Man fears for life after pleading guilty to beating
A man who pleaded guilty to the beating and sexual assault of a 20-year-old woman in Banff this summer says he doesn't expect to survive prison.
Albert George Muckle, 25, was in court in Calgary Thursday as part of the Crown's efforts to have him declared a dangerous offender.
A drifter from Ontario, the heavily tattooed Muckle said he's been placed in jail with rival gang members and alleges that he was beaten.
- FROM JULY 12, 2005: Police investigate attack on woman in Banff
"I'll be lucky to live through this," the 25-year-old told Court of Queen's Bench Judge Sandra Hamilton, one of a number of instances when he interrupted the proceedings.
"Look at my face. I just got into a fight this morning," he said, while pointing to his head.
Muckle â who has refused to be represented by a lawyer â has pleaded guilty to attempted murder and aggravated sexual assault in the attack, which left a 20-year-old woman in a coma.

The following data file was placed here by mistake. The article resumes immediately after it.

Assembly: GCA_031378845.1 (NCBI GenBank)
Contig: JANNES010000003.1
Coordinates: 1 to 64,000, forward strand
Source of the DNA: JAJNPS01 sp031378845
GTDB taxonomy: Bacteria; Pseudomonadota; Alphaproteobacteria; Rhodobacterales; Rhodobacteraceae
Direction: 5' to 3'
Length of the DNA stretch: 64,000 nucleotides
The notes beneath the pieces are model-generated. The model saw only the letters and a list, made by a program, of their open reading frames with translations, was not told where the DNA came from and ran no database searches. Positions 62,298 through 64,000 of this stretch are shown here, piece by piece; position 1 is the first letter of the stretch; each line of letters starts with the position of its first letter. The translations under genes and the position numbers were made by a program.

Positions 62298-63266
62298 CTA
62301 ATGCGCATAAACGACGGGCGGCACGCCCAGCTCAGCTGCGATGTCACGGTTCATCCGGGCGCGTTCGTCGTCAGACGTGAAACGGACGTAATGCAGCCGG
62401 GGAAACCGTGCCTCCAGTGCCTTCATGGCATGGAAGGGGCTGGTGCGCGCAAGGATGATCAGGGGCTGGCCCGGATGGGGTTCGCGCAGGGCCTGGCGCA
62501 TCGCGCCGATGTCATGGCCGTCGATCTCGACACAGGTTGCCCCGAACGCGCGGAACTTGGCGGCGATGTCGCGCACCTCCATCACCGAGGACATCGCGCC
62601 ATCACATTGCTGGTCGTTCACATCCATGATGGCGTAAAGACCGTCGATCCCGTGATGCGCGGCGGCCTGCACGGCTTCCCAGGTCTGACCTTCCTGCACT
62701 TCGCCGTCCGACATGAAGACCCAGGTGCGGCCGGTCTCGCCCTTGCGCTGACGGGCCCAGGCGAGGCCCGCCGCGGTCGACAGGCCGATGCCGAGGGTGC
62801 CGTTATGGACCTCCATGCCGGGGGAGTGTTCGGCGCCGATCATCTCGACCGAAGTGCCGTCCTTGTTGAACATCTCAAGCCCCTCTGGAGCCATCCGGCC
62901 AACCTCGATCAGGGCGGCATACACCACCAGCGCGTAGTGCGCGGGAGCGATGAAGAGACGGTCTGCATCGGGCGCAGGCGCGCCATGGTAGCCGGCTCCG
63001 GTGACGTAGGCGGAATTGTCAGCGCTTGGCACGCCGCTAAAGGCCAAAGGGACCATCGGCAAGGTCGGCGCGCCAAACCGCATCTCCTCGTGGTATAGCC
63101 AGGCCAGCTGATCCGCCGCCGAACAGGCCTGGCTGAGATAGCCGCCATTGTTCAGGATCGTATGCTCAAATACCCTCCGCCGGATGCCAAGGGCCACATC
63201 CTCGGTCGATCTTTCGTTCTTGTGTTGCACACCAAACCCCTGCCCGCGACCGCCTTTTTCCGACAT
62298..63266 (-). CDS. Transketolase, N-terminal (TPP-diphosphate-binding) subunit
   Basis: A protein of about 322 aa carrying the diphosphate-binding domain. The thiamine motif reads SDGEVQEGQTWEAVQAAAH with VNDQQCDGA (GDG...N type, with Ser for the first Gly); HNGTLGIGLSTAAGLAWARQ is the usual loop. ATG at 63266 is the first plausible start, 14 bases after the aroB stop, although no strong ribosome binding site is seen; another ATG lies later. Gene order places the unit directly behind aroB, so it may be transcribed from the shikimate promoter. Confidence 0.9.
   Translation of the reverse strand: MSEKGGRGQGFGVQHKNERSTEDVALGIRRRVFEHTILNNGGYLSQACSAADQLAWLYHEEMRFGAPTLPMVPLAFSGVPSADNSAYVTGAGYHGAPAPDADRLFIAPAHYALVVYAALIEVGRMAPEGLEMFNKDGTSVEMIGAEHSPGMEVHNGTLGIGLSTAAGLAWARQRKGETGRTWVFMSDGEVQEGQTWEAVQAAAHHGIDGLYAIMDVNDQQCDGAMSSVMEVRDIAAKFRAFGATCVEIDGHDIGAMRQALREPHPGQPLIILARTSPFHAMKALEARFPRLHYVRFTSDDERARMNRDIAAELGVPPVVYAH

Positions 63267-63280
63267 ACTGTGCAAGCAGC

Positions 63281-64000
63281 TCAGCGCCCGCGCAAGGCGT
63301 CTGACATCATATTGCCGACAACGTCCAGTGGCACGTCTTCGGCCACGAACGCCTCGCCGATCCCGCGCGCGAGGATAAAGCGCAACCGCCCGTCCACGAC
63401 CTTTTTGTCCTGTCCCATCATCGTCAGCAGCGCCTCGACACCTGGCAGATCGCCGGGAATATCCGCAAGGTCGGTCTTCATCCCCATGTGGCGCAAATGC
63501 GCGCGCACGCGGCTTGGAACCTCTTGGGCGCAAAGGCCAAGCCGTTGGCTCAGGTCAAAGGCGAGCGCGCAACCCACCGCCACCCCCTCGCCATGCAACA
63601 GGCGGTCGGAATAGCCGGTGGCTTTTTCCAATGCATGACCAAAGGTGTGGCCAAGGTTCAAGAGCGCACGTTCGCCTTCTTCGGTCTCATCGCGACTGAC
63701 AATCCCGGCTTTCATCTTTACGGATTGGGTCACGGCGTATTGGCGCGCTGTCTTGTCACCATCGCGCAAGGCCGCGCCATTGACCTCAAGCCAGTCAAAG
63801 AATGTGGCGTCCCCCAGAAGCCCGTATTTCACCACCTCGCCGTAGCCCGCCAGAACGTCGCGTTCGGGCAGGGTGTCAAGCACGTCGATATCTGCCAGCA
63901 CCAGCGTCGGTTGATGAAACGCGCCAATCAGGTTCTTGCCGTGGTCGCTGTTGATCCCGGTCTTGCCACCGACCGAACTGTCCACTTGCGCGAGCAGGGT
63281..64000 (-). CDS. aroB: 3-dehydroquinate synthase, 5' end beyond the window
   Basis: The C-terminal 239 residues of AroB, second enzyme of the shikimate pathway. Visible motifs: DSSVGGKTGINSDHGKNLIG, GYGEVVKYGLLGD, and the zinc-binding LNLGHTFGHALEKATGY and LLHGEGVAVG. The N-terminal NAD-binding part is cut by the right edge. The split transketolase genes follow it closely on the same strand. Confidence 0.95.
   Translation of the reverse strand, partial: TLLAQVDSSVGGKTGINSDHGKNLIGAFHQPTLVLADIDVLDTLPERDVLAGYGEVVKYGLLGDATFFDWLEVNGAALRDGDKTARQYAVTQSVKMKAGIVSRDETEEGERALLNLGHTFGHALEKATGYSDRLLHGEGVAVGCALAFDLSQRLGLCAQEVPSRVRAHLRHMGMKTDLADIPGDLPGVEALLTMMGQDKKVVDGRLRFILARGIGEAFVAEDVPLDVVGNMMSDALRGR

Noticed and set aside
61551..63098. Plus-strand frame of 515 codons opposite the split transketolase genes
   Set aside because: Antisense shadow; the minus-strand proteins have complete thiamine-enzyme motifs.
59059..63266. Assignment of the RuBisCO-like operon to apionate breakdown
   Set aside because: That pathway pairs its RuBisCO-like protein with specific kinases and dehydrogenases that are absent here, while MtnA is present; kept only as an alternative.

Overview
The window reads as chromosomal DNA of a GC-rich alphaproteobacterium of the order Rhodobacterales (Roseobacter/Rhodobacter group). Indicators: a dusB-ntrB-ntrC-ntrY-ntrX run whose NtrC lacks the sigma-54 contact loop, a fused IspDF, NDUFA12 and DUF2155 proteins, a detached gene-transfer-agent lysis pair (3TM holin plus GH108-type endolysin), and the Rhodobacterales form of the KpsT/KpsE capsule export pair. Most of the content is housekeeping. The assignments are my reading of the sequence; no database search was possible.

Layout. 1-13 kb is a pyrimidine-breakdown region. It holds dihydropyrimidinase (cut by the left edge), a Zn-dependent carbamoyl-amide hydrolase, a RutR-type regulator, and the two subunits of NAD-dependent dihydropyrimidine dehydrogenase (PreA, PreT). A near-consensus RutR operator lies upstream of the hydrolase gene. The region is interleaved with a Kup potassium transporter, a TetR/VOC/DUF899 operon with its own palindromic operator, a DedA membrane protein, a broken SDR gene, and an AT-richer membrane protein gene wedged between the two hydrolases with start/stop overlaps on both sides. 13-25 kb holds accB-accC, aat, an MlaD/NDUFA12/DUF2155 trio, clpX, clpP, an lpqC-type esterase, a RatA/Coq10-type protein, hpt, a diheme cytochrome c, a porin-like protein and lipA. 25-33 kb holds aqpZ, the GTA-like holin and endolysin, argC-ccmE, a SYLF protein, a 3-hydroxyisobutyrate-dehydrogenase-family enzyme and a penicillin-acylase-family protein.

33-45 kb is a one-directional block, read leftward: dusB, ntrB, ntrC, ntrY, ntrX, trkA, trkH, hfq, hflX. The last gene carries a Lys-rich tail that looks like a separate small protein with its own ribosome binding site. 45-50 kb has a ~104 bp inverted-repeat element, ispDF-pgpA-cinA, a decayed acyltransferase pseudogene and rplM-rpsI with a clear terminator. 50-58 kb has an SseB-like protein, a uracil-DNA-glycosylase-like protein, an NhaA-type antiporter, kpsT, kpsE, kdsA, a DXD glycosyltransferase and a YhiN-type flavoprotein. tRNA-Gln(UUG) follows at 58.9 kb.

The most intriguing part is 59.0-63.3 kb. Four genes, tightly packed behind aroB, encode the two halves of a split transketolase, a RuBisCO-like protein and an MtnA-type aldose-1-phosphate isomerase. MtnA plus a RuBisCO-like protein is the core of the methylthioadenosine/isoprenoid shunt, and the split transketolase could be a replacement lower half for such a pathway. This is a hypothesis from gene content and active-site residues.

The woman, who remains in a coma in a care facility in Ottawa near her family, must be fed by a tube. She isn't expected to recover.
Police said the woman, who worked in a hotel in Banff, was strangled and left unconscious and partially clothed in a park on July 11.
Crown wants delay
On Thursday, Crown prosecutor Patricia Yelle asked for more time to sift through boxes of documents shipped from Ontario, where Muckle spent his youth.
Yelle said they are also waiting for other documents, some of which require search warrants.
But Muckle said he would sign anything to allow access to the documents, and claims that he's been told by psychiatrists in the past that the information in them isn't enough to have him declared a dangerous offender.
Hamilton told Muckle he needs to have a lawyer for the dangerous offender hearing. She said she will recommend legal aid appoint him counsel to handle his defence of the dangerous offender application and to deal with his safety concerns.
Muckle's next court appearance is in December. He also is required to undergo a 60-day psychiatric evaluation.